Posts Tagged ‘Random stuff’

My Two Vows – A Post About Piracy and some Other Stuff

Friday, August 10th, 2012

I’ve been working on revisions to my historical romance novella Wordless and I’m almost done. I think we’ll see the fork here pretty soon. This means I’ve been madly revising, which is hard work.

The day job is …. interesting, challenging work, that’s all I’ll say.

On the heels of the StopTheGRBullies debacle we now have the LendInk debacle. I watched a part of it play out in a certain arena. Since I had, in that arena, made known my opinions on the subject of piracy, I stayed out of the hysteria. (See below, as I feel a restatement is in order.)

But gee. This is kind of depressing. There were people, a couple of whom are lawyers, who posted very clear statements that LendInk was not a pirate site. I’d like to think that some people’s minds were changed and they stayed out of the matter.

What I have to say about Piracy

If you are an author, you do not currently have proof that piracy harms your sales. No. Proof. There are NO VALID statistics to support a claim that you have lost money through the piracy of your books. Every single “study” that attaches a dollar amount of losses to piracy has been soundly debunked or worse, shown to be based on made up numbers. I used quotes around study because when you make up your facts, they’re not facts and your study is not really a study in the rigorous sense that the word deserves.

I am not saying that there won’t be valid statistics one day. But there are none now.

There is a growing amount of anecdotal evidence that goes like this: I gave my book away for free (either outright or via a pirate site) and I sold more books.

I have never heard any anecdote like this: I send DCMA notices to every pirate site I encounter and I sell more books.

Naturally, anecdotal evidence should be confirmed with a valid, statistically rigorous study to prove the validity of the perception. For example, in the case of statement one, maybe the people who get a book out there for free and then sell FEWER books than before don’t announce that fact. Perhaps we only see the “piracy sells books!” because the people who experience the opposite don’t talk about it. (But then, of course, the few valid statistics strongly suggest statement one is accurate.)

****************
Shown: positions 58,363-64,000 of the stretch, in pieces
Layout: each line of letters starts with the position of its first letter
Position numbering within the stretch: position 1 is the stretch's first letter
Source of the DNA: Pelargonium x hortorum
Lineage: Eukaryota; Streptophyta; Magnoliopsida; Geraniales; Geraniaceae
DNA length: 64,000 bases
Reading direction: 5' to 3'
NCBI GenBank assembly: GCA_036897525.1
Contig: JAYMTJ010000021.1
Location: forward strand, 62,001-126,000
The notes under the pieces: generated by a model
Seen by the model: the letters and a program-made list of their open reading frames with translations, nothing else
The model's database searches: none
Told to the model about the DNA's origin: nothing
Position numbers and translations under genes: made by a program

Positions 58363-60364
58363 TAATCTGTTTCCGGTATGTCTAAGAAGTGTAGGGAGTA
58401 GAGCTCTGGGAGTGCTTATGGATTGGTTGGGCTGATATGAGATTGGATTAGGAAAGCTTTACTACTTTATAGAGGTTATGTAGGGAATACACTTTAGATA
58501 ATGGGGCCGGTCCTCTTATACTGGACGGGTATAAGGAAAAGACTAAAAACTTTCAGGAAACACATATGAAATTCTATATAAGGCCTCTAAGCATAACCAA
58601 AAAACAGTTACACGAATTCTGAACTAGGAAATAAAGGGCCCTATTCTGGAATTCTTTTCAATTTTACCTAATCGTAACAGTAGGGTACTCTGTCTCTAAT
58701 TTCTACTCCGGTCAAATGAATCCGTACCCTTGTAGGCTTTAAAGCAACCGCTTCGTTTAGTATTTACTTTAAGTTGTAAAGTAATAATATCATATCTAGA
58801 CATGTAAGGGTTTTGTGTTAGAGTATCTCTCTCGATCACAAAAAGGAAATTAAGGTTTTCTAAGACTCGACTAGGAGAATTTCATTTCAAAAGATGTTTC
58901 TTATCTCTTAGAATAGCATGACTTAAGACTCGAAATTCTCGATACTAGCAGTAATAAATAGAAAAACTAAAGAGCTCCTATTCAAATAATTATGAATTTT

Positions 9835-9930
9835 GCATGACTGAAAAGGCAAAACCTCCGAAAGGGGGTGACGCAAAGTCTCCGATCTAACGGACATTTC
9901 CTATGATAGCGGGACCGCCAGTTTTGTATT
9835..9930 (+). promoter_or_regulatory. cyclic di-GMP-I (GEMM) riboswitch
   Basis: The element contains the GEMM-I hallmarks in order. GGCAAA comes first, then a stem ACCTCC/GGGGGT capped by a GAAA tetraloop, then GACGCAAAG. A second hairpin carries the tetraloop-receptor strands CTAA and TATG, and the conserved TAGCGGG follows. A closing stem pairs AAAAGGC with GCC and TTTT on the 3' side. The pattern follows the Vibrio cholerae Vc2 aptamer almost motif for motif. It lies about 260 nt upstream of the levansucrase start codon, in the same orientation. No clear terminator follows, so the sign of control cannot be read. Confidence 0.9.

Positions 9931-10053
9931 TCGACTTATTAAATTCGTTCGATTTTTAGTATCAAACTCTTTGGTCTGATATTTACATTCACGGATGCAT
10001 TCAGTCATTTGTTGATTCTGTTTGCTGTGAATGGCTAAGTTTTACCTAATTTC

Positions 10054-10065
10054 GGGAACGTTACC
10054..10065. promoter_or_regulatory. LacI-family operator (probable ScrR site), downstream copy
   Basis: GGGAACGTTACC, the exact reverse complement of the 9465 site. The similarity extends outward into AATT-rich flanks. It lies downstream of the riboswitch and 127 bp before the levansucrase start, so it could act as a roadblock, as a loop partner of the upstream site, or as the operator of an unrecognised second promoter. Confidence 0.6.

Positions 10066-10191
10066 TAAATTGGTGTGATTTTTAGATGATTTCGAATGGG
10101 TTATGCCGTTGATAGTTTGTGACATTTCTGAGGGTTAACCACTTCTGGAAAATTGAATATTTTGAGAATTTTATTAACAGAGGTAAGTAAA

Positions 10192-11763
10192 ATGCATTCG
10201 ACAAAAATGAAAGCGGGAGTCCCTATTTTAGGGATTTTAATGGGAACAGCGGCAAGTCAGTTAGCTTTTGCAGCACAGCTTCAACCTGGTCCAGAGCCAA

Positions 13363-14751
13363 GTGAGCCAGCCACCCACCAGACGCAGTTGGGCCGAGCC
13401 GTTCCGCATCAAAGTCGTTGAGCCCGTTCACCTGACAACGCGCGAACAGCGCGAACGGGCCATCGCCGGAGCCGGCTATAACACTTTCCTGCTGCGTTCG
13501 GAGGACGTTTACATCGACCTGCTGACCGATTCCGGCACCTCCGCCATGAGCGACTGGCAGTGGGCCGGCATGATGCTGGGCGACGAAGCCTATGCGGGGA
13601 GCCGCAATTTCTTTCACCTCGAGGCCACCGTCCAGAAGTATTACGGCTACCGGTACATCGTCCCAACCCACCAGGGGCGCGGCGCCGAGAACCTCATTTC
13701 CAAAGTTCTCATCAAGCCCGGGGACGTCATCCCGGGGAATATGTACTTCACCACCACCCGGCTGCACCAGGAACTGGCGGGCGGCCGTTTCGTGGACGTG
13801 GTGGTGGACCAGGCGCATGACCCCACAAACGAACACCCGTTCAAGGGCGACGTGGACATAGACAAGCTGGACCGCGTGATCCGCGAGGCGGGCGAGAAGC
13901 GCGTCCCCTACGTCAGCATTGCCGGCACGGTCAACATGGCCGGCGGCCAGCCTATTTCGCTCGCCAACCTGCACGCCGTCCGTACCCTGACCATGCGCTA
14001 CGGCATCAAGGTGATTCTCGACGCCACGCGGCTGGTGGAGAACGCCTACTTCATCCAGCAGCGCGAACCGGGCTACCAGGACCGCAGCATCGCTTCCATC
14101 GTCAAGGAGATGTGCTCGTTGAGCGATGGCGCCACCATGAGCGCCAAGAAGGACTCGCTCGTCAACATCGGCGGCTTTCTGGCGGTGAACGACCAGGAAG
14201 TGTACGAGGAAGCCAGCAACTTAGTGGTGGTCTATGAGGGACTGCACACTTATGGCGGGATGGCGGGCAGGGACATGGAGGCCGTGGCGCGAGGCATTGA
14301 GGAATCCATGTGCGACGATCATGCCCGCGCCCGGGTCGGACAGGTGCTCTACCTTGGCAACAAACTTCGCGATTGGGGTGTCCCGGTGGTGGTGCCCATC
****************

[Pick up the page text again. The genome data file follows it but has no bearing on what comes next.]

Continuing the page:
My Vow

Until I have evidence that I should be spending time and money fighting piracy, I will happily continue privately smirking at people who do. Yes. I will smirk. Because while you are organizing your band of anti-pirates and paying companies to send notices, I am writing my next book and investing my money in good editing.

Advantage: Carolyn.

Please carry on!

My other Vow

Publishers are currently taking so many actions that make readers hate them that I’m not going to do one darn thing to support those anti-reader policies:

No Lending
No text-to-voice
Geographical restrictions
Horrible formatting
over priced products

Not one.


Random Thoughts

Monday, February 8th, 2010

1. Why Mondays? Seriously. Why?

2. I don’t get why authors beg other authors to go vote for them in a reader poll. This is different, by the way, from alerting your readers about such a poll. I’m talking about appealing directly to groups of other authors. Let’s say that works and all your author friends vote for you in droves and YAY! You win. Well, so what? You didn’t win because readers loved your book. You won because you begged. How good will you feel afterward? All right, so I get why authors do that, because then you can brag about the win and maybe you’ll get some increased sales. But inside, you’ll know it’s a lie. Am I crazy for feeling that way?
3. I kind of feel the same way about my mailing list, which is quite small. Trust, me the numbers are nothing to brag about. But if I make people sign up for my mailing list in order to enter a contest or what have you, don’t I end up with a bunch of people who are on my newsletter list to win stuff? I want people on the list because they want to know about my books. Is that dumb of me? I suspect it is. But I can’t help feeling that way.
4. I’m serious about the Monday question.
5. I recently did an interesting track down search for a funny post that I originally saw on Twitter that said, basically, something about editor humor. Well, I’m all about finding out if editors really do have a sense of humor. (Kidding!! I know you do!! Editors are some of the funniest people I know.)
Anyway, I clicked through and landed at the always wonderful SciFi Guy Blog. This post was headed Why Werewolves Teach Their Kids Grammar which gave credit to the blog Only The Best SciFi/Fantasy with their post titled, A touching Story of How Grammar saved A Life. That post credited Boing Boing but without a link back. But I found that post which is titled Fun with Punctuation and it credits Dweebist. The Dweebist post is titled merely Commas, and it seems to be the source.
It’s like Internet Telephone. From commas to saving lives, to werewolf humor to editor humor.
But it’s still funny.